Preferred Stock - Explained
What is Preferred Stock?
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What is Preferred Stock?
Preferred stock is stock in a corporation with preferential rights. All corporations issue common stock as a baseline class of ownership. The company may then issue other classes of stock with rights that differ from those of the common stockholder. This ownership class has a superior claim on the income and assets of the company as compared to common stock.
How Does Preferred Stock Work?
A preferred stockholder generally has various rights that a common stockholder does not have. Also, the preferred stockholder may not have some of the rights of the common stockholder. Below are some of the common preferences of a preferred shareholder:
Dividends - The preferred shareholder generally gets paid dividends before a common shareholder. Further, she may have guaranteed dividend rights. These dividends may be cumulative (build up each year until a dividend is paid).
Liquidation Rights - The preferred shareholder may be repaid her investment (or a multiple of her investment) before common shareholders receive any money from the sale of the business.
Conversion Rights - The preferred shareholder may be able to convert her shares to common shares if it is more advantageous. It is generally only advantageous when the preferred shares have a cap on the potential value received from the liquidation or sale of the company.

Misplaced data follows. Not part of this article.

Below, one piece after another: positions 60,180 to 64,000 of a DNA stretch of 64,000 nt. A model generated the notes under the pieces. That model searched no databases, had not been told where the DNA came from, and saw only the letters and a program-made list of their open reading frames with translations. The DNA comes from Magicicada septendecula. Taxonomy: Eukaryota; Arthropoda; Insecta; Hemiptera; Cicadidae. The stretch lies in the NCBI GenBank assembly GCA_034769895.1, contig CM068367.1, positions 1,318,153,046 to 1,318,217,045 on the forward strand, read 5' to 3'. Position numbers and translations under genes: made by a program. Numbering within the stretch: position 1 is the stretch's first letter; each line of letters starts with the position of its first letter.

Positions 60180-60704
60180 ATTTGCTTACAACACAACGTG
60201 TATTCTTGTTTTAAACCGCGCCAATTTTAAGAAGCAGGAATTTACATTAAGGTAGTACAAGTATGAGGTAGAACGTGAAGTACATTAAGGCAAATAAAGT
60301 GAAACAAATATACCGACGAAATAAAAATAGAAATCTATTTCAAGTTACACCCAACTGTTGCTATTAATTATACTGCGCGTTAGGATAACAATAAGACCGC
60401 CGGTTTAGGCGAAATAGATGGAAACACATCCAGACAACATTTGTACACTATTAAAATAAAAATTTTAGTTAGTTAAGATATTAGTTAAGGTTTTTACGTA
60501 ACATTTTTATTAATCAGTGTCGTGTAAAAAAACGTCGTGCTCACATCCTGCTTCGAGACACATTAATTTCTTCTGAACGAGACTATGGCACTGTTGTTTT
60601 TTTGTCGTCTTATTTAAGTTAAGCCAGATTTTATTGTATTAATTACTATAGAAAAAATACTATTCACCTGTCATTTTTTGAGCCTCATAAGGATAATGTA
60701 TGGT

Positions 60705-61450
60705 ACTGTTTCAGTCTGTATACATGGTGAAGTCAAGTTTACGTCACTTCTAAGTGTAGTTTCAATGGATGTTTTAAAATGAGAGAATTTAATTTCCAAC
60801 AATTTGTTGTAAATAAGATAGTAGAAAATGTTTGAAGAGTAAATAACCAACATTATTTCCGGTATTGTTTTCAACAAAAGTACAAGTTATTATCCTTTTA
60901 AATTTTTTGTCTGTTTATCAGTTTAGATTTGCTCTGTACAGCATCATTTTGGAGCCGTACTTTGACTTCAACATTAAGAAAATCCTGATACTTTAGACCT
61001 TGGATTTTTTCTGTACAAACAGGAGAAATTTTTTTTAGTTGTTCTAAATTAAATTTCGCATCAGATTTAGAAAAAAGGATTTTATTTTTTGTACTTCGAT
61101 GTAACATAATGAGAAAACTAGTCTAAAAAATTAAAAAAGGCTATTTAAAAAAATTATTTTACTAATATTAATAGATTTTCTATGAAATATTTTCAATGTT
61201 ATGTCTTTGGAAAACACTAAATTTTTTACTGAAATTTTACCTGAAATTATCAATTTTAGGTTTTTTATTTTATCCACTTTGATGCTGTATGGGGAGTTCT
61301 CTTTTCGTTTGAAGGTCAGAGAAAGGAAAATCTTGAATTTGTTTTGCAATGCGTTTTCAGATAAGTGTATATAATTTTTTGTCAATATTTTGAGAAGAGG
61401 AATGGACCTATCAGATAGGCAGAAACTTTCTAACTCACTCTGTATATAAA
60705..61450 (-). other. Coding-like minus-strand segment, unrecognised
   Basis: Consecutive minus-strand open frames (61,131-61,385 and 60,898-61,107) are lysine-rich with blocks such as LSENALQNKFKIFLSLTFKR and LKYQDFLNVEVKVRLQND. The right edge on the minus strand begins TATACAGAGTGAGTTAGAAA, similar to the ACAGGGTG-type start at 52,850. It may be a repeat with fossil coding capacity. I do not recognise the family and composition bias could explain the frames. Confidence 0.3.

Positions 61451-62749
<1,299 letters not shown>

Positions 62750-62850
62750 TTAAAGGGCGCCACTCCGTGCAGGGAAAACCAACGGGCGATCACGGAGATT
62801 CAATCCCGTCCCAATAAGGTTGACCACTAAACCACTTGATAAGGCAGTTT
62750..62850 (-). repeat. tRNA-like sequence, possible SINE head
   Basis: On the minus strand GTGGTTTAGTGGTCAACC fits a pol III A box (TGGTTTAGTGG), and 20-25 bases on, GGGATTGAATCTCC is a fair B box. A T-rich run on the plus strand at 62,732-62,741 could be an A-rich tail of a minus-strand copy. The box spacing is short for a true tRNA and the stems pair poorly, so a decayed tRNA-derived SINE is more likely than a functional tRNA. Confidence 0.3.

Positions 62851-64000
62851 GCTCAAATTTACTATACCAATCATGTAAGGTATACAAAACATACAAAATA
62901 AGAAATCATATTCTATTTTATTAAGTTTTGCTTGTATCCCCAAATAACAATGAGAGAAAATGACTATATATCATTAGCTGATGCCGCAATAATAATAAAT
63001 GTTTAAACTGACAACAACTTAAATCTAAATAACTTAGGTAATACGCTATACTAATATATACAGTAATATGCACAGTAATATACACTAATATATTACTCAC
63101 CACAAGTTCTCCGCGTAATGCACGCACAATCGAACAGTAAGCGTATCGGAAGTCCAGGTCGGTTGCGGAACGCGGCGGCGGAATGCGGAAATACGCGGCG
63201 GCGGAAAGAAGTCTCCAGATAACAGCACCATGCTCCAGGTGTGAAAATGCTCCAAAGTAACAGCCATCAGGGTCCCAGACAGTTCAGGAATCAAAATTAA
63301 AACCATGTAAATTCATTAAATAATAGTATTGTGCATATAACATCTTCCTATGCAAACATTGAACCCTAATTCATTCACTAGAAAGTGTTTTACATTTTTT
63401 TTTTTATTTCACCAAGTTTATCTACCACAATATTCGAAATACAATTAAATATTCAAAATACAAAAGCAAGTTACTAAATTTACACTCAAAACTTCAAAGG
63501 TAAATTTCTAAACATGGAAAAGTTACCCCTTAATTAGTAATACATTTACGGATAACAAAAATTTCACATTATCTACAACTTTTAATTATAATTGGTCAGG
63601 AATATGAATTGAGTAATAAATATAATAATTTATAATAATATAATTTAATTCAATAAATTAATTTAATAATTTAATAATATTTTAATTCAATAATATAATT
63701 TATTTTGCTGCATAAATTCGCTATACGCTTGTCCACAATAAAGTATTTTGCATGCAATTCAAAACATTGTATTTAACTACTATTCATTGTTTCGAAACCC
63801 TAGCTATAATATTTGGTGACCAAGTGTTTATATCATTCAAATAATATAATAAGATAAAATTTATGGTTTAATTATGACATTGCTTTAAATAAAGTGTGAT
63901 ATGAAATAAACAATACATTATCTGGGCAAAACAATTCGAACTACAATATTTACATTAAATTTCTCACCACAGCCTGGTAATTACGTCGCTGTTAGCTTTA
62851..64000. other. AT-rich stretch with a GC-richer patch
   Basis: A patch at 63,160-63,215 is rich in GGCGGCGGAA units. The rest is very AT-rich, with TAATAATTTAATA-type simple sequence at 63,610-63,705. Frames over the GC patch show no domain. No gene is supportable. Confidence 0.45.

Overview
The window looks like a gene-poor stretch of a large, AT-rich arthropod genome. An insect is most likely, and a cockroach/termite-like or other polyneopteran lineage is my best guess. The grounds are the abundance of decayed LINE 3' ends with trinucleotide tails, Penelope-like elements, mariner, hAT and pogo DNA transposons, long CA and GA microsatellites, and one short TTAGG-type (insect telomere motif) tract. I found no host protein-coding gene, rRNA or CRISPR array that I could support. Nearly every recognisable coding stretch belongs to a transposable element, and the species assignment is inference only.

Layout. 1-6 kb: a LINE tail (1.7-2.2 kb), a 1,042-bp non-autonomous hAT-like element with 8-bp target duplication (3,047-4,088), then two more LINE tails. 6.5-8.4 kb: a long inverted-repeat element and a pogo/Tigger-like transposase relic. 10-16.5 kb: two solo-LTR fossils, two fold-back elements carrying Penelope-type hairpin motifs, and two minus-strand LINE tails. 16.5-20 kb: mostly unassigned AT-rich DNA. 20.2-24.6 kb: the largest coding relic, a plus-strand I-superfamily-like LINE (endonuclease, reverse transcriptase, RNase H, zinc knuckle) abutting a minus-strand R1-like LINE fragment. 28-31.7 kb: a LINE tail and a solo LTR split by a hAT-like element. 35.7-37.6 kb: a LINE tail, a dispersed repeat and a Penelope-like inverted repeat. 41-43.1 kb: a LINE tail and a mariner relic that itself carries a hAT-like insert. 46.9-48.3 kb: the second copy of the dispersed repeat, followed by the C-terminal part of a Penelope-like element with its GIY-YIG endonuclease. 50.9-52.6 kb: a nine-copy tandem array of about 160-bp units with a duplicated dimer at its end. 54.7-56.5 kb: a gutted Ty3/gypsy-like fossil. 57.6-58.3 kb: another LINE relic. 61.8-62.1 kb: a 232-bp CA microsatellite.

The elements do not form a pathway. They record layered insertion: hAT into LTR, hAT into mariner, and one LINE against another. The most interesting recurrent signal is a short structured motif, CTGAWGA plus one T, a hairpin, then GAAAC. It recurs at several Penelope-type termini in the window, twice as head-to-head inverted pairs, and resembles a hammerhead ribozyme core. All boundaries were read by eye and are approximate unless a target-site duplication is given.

Information Rights - A preferred shareholder may get special rights to information. This could include the ability to more closely monitor board and executive activity in the company.
Board Seats - Often preferred shareholders are allowed to vote for and elect a specific number of seats on the company board.
Approval Rights - The preferred shareholders may hold the right to approve or block specific company transactions (such as decisions to sell, merge, go public, etc.).
Participation Rights - Preferred shareholders often reserve their rights to participate as investors in subsequent rounds of investment.
Redemption Rights - The preferred shareholder may be able to force the company to redeem or repurchase their shares under certain conditions.
Registration Rights - The preferred shareholder may possess the authority to force a company to register the class of securities with the SEC and/or state regulators for public sale. This is just a short list of the major rights often afforded a preferred shareholder.
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